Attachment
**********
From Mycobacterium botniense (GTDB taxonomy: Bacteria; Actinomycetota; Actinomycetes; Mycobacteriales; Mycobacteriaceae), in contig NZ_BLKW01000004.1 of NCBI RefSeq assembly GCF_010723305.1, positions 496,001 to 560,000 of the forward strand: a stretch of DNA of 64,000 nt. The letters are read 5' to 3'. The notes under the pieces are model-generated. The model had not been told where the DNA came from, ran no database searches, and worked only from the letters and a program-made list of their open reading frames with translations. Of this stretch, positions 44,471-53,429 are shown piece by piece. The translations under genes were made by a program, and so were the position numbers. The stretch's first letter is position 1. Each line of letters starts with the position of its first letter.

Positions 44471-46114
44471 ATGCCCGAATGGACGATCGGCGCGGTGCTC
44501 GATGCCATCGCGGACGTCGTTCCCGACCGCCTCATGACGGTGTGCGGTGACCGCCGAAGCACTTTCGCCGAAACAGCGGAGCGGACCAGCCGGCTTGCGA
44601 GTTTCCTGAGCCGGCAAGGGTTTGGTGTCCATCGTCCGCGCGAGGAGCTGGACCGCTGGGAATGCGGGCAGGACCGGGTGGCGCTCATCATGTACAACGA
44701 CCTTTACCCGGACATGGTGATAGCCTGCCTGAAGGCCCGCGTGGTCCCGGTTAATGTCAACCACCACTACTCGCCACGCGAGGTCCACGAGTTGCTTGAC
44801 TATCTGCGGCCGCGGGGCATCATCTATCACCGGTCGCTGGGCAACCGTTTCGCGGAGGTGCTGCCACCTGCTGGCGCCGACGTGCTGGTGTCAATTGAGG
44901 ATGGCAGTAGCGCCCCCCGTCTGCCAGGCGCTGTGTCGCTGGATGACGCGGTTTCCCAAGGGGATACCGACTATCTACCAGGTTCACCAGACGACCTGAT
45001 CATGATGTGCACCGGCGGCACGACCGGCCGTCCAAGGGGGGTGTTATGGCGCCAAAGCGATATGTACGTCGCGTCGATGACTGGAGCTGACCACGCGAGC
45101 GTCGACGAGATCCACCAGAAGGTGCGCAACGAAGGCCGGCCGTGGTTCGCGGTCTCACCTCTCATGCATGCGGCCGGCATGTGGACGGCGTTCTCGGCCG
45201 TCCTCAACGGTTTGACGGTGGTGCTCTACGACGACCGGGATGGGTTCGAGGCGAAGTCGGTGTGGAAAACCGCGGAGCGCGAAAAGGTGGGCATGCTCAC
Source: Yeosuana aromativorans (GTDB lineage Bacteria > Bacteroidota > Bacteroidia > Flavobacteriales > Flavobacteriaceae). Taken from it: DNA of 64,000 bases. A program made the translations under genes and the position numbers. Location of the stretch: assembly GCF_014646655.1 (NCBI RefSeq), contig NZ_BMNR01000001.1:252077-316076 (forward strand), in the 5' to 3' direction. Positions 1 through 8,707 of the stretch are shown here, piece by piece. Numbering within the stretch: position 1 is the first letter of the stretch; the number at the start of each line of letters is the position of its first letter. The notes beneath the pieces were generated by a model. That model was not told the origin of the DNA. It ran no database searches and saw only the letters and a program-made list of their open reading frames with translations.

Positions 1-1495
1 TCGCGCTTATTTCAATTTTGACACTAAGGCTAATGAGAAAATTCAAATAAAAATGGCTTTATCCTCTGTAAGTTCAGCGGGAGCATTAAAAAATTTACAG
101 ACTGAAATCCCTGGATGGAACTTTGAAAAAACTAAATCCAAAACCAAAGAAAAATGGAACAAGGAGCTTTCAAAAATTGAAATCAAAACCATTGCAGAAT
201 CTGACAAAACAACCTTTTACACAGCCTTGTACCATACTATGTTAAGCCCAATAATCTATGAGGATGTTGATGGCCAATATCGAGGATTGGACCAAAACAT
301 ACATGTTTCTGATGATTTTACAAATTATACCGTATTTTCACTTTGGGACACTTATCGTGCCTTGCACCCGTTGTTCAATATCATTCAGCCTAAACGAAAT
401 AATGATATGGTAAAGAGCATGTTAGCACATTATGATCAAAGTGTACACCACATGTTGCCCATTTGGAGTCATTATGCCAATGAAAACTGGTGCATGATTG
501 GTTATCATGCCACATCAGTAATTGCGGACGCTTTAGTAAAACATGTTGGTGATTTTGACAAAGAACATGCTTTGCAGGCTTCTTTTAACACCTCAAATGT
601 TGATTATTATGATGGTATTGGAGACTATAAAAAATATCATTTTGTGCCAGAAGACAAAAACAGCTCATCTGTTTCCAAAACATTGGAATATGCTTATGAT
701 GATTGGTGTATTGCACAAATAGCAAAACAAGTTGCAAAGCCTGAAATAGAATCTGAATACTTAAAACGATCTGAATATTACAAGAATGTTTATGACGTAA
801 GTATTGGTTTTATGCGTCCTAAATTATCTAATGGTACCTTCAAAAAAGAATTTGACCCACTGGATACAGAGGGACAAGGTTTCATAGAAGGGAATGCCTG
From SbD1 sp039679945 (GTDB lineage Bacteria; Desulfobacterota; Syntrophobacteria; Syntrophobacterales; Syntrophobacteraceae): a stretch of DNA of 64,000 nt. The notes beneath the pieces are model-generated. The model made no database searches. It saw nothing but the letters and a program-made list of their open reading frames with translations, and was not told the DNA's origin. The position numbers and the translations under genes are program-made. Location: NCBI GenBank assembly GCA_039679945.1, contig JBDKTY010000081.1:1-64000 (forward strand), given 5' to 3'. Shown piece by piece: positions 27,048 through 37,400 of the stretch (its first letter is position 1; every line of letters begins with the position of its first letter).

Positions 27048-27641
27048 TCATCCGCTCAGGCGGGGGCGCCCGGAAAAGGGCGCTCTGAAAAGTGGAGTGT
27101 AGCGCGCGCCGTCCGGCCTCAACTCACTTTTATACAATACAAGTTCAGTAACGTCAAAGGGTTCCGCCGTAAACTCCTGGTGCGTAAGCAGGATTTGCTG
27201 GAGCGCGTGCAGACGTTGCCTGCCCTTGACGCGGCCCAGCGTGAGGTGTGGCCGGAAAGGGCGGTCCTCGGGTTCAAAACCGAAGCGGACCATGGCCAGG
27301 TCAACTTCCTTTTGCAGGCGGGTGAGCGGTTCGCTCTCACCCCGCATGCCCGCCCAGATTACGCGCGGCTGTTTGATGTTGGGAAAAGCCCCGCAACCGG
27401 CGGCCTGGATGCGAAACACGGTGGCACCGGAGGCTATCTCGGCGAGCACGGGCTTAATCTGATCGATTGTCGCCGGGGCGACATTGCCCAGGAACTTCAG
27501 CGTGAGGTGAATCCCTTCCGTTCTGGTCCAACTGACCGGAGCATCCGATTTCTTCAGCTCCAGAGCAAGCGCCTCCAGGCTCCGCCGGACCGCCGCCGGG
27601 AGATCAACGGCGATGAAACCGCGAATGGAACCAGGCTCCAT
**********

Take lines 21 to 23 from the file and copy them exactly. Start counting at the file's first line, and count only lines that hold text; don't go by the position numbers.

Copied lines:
701 GATTGGTGTATTGCACAAATAGCAAAACAAGTTGCAAAGCCTGAAATAGAATCTGAATACTTAAAACGATCTGAATATTACAAGAATGTTTATGACGTAA
801 GTATTGGTTTTATGCGTCCTAAATTATCTAATGGTACCTTCAAAAAAGAATTTGACCCACTGGATACAGAGGGACAAGGTTTCATAGAAGGGAATGCCTG
From SbD1 sp039679945 (GTDB lineage Bacteria; Desulfobacterota; Syntrophobacteria; Syntrophobacterales; Syntrophobacteraceae): a stretch of DNA of 64,000 nt. The notes beneath the pieces are model-generated. The model made no database searches. It saw nothing but the letters and a program-made list of their open reading frames with translations, and was not told the DNA's origin. The position numbers and the translations under genes are program-made. Location: NCBI GenBank assembly GCA_039679945.1, contig JBDKTY010000081.1:1-64000 (forward strand), given 5' to 3'. Shown piece by piece: positions 27,048 through 37,400 of the stretch (its first letter is position 1; every line of letters begins with the position of its first letter).